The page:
Wednesday, February 19, 2014

Media finally reports on dying Bhopal lake

It is seldom that the local papers are critical of the way the government and its agencies deal with the precious natural asset of Bhoj Wetland and its two lakes. Mostly, all critical reports would either be kept under wraps or, at best, be tempered down. As a departure from normal, however, the vernacular and the English language print media came out rather strongly against the government’s handling of issues relating conservation of the Wetland before, during and after the recent International Conference on Wetlands and Lakes.

The most scathing report was the one that appeared in a premier English language newspaper regarding the contents of the research paper that was read on the last day of the Conference by Prof. Ashwani Wanganeo, Head of the Department of Environmental Sciences & Limnology in the Barkatullah University. The presence of Dr. Wanganeo at the Conference took me by surprise as hitherto he had scrupulously been kept by the government at more than an arm’s length. While we in the Citizens’ Forum would go over to him for consultations and advice the government would always give him a wide berth. He has been in demand internationally but the state government never sought his expertise. The government, probably, never found him amenable enough and was, presumably, not quite happy with his forthrightness. 

Exposing the lies of the government and its agencies, he stated in his paper that “100% of human wastes” from several wards of the city continue to be dumped into the Lake as do lakhs of litres of urine. Besides, religious festivals “see materials like clay, clothes, paper, wood and insoluble paints containing harmful substances playing havoc with the health of the Upper Lake.” Drains and nullahs continue to flow into the Lake and emphasis on tourism has fostered growth of “infrastructure not in harmony with the environment, causing huge negative impact”.

It is the same old story. Year after year concerned citizens and their representatives have been bringing all these issues to the fore without any concrete remedial action by the government. That at the end of the festival season the Lake gets overloaded with heavy metals, as reported year after year by the local Pollution Control Board, has had no impact on its babus. So far it has not been able bar PoP images from being immersed in these waters.

Besides, the government recklessly promoted “tourism” and created all kinds of “unwise” infrastructure like Sair Sapata, attracting thousands of visitors to the Lake side generating huge amounts of waste that eventually go down and pollute the waters. The government, despite a ban, has also allowed plying of motorised boats against all environmental norms for a drinking water source.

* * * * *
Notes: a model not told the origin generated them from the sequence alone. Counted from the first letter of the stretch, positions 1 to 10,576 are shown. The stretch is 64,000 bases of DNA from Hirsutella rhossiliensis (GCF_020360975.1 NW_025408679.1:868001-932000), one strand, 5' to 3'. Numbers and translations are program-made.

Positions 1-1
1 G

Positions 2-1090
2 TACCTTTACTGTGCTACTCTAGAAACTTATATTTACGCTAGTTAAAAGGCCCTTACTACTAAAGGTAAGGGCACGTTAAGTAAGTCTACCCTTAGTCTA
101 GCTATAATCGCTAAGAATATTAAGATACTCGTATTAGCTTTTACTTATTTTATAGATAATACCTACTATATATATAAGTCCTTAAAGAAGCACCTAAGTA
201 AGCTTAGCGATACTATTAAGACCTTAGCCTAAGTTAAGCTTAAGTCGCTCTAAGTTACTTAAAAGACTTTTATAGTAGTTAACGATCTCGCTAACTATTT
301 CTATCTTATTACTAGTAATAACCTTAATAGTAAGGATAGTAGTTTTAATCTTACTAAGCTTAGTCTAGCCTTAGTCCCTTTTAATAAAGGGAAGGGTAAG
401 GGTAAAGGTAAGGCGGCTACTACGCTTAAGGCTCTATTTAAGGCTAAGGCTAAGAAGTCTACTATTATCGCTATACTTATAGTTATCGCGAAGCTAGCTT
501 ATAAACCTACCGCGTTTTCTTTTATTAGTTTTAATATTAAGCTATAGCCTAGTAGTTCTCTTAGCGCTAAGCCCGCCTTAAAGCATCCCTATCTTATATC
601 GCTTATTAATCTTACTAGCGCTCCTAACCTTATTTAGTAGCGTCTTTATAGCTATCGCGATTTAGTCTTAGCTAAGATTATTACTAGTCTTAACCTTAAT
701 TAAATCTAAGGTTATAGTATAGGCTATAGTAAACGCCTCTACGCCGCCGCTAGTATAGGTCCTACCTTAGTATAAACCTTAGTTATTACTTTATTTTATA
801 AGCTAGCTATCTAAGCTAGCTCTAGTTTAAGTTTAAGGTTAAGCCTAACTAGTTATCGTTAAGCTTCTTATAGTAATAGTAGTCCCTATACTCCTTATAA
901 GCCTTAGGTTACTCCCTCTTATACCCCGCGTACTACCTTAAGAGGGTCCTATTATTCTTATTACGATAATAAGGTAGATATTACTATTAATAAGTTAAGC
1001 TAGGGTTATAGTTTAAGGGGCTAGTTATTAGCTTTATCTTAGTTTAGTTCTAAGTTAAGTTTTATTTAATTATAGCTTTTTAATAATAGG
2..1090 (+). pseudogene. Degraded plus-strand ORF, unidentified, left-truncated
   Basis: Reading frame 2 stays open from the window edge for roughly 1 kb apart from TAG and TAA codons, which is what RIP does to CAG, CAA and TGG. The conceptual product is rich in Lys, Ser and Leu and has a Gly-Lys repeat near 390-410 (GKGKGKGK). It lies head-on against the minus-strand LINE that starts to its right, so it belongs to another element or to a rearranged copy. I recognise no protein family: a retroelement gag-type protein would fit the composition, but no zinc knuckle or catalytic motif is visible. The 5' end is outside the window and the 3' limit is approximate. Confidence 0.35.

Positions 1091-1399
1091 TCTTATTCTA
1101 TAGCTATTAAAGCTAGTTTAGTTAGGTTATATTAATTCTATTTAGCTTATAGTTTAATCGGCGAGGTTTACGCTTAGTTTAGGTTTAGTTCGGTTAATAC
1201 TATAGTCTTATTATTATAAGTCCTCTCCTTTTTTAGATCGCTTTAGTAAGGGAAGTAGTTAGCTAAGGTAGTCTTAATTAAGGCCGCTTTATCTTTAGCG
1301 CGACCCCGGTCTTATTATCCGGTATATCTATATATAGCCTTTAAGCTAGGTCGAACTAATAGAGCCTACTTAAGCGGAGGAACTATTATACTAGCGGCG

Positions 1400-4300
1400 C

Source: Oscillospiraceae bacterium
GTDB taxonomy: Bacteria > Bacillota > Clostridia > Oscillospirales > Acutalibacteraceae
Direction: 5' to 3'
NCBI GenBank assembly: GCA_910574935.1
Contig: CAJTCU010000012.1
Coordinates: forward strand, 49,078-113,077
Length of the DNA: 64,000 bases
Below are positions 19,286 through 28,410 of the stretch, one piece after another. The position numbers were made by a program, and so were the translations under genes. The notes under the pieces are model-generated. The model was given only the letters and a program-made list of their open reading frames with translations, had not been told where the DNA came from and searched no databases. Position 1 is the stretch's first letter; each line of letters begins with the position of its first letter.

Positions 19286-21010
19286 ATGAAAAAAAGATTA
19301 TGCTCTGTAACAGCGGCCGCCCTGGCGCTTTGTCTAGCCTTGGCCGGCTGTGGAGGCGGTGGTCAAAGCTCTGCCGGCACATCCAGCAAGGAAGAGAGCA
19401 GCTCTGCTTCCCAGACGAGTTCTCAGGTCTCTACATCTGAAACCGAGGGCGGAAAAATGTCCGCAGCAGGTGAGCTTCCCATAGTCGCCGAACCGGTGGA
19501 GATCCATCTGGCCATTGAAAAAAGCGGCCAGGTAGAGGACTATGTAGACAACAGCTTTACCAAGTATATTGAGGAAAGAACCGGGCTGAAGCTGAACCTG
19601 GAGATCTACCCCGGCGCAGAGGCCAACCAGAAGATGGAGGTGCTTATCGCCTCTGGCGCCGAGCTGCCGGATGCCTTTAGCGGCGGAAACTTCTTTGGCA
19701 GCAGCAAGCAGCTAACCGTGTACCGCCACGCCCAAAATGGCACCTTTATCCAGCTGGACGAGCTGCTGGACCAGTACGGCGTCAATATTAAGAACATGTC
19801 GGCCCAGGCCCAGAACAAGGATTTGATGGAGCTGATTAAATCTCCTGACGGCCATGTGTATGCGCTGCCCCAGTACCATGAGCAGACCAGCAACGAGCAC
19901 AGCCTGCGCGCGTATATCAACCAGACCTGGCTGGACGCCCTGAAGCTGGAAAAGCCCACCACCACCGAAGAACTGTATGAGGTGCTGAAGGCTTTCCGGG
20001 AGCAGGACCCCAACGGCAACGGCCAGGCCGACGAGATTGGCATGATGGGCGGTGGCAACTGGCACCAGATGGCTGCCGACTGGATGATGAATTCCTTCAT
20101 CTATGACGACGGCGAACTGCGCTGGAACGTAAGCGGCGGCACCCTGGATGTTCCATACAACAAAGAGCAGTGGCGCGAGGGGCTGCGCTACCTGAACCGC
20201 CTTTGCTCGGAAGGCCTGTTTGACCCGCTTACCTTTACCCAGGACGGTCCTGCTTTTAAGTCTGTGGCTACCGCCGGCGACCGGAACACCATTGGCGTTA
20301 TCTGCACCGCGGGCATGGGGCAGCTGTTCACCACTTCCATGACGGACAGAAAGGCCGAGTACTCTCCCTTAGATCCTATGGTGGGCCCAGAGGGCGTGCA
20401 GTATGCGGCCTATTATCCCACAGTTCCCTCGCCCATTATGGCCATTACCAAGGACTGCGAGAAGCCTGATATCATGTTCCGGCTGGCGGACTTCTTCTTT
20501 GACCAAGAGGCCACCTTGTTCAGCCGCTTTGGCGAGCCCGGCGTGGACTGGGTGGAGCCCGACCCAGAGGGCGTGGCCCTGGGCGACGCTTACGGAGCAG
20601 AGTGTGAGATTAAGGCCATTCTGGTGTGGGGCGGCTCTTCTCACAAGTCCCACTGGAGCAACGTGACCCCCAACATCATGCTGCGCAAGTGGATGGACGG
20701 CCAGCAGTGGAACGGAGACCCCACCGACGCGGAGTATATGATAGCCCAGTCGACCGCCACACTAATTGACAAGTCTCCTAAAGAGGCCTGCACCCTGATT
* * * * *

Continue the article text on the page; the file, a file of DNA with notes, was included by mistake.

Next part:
It is strange that the wise men of the government do not realise that by hiding the “Jheel Mahotsav” behind a fig leaf of its stated purpose of “creation of awareness among the people for conservation of the Lake” was an exercise to mislead the people or, maybe, even an exercise in self-deception. And, organising international conferences out of the blue for no apparent reasons at enormous costs to the exchequer cannot conserve the all-important water body. They do not seem to realise that what is needed are concrete measures which the experts within and outside the government have delineated on several occasions earlier. Or, probably, the men in the government just don’t care.

Reports indicate that multiple departments handling the issues relating to the Lake forked out Rs. 5 crore for the Conference and Jheel Mahotsav whereas the government couldn’t spare just a crore for buying a dredger, a proposal for which is pending for long. The government’s apathy is evident from the fact that more than a crore of interest earned in 2009-10 on the unspent amount of the Bhoj Wetland Project mostly remained unused as only Rs. 6 lakh could be used for conservation of the Lake. 

No effective institutional structure has been created for planned conservation of the Lake even after a decade of unsuccessful completion of the Bhoj Wetland Project. Even the Master Plan prepared by the Centre for Science and Environment was blocked for political and other shady interests. Grossly inadequately equipped organisation has been left to its own devices.

International conferences or any number of “jheel mahotsavs” or a Hollywood-style signage and attempts to window-dress the Lake are not efforts at conservation. These are only attempts to screen the truth from the people. The government, since it came to power in 2004, has scrupulously avoided taking effective measures towards its conservation and has brought it down to the level of a septic tank. Unashamedly, it is forcing half the population of the city to drink its highly polluted water.

That the Lake is “dying a slow, painful death” is what describes its condition accurately. In fact, it is at the terminal stage. Only an unlikely miracle can turn it around.

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